Midfield will be key against Mayo

Tomås Corrigan salutes a score against Wexford.

Tomås Corrigan salutes a score against Wexford.


On Saturday Fermanagh played Wexford on their home turf and after a bit of a struggle our quality and superior fitness finally got us over the line. Despite going behind just after half time I don’t think there was any real doubt that Fermanagh were going to win.

Pete McGrath has made us hard to beat and has made beating division three and four teams a formality whenever they meet in the championship. But the big question now is can Fermanagh make the step up and get into the top eight teams in the country?

With the draw on Monday giving us the toughest possible fixture, an away match with Mayo, we are going to see if we can mix it with one of the most consistent teams in championship football for the last seven or eight years.

Fermanagh’s defence will have to be a lot tighter than against Wexford because in Aidan O’Shea, Cillian and Diarmuid O’Connor Mayo have a forward line that is a match for any team in the country with only Dublin and maybe Kerry boasting a better attack. 

O’Shea is an absolute beast and when he gets the ball he is very hard to dispossess. As we have seen in recent years a lot of counties have opted to put two men on him but he still manages to get on a lot of ball.

Mayo get a lot of men back in defence, but they aren’t that strong and their full back line is probably their weakest part of their team and we can really exploit this with quick ball into Sean Quigley and Tomás Corrigan.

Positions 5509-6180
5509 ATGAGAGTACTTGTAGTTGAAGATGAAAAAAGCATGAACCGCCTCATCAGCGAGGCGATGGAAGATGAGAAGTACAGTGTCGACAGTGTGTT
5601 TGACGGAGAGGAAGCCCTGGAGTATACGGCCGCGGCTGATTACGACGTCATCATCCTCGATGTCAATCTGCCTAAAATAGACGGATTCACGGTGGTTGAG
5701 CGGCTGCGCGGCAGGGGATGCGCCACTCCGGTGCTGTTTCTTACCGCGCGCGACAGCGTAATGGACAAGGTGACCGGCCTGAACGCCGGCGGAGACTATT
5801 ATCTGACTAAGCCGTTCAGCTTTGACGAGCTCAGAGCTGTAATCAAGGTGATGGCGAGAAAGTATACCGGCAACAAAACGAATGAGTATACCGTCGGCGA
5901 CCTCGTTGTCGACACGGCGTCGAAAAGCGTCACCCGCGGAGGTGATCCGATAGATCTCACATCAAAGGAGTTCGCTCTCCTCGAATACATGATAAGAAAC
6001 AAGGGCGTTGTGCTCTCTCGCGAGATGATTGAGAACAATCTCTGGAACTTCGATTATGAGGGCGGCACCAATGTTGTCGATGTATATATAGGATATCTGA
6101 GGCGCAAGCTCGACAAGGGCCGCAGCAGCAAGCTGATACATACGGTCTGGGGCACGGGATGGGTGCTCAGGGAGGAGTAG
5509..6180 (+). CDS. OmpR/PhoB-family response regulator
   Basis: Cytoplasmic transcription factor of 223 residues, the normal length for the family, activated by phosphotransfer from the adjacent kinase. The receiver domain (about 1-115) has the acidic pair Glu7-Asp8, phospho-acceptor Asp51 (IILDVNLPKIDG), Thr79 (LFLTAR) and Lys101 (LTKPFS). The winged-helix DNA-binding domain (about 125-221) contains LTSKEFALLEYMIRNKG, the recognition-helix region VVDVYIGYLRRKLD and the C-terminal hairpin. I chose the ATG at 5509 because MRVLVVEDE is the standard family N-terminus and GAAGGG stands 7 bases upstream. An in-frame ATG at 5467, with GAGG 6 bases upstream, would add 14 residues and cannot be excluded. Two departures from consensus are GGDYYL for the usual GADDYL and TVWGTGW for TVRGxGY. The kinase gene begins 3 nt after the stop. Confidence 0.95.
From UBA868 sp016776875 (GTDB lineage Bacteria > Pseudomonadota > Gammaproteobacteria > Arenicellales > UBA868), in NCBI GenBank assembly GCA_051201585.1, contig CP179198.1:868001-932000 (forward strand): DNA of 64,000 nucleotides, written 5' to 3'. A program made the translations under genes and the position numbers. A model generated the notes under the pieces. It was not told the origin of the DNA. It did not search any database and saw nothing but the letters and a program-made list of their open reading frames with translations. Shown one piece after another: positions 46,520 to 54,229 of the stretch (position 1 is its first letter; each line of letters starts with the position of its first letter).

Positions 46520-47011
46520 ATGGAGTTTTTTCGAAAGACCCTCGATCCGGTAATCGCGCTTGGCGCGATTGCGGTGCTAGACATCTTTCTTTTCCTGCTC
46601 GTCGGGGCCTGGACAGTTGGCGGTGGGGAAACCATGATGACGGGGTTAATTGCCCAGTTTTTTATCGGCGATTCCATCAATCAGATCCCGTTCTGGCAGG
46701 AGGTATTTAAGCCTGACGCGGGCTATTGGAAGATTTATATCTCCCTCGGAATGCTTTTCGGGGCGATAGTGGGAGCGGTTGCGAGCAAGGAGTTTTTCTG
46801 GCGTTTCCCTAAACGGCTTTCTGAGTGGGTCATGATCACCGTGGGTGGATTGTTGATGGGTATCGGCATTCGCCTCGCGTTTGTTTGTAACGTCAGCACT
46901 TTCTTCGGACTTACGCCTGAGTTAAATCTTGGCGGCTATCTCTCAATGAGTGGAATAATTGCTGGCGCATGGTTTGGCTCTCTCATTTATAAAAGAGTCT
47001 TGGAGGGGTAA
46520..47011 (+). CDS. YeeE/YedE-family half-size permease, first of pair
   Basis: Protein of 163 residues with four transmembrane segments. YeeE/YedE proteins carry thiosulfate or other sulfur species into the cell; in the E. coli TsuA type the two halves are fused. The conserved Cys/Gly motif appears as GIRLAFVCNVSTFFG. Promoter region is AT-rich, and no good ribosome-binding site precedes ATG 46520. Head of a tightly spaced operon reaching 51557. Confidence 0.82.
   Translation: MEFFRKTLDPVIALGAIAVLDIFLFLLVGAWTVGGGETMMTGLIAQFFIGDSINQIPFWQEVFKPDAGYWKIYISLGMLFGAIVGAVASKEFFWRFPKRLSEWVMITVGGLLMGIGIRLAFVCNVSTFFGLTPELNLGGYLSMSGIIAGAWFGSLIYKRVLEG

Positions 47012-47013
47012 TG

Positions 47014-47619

Having watched the Ulster semi-final and the Dublin Meath Leinster semi-final it’s easy to see what the difference is between division two teams and division one teams.

The top teams all do the same defensively as the teams in division 2, 3 and 4 in that they get as many as 12 or 13 men behind the ball, but the difference is that they tackle ferociously and in a disciplined manner and no player is just standing there filling space. When they dispossess the opposition they attack at pace and aren’t afraid to commit players forward and more often than not they put the ball dead, whether it is a wide or score it still gives them time to get their defensive structure set up again for the next attack.

When lower division teams play the division one teams they tend to drop a few players back even for the opposition kick outs conceding possession and putting themselves under pressure.

A team like Fermanagh should be going man to man against most teams for the opposition kick outs because in the majority of our games we have dominated midfield. In Eoin Donnelly we have probably the best midfielder in Ulster if not Ireland and if there was a transfer market in the GAA I’m sure there would be a lot of counties looking for him.

Domestic Matters

Back in the club football scene division one and division two are starting to take shape with the top four and bottom four in both divisions starting to become a little clearer. With some games being played without the inter-county 26 match day squad this has turned some of the games into a lottery for clubs.

It doesn’t seem to have affected Kinawley too much in division two who are undefeated so far this year and are almost certain to be in the top four. Usually a team in this sort of form would be certain to gain promotion to division one next year but with the change in the promotion and relegation system it means that they could go undefeated in the league yet still not gain promotion because the top four have a play-off to see who gets promoted.

This seems a bit unfair especially to the team that finishes first. Surely a team that finishes top after 18 games should have earned the right to automatically go up because injuries and suspensions could rob them of key players at the wrong time and they could end up missing out on promotion.


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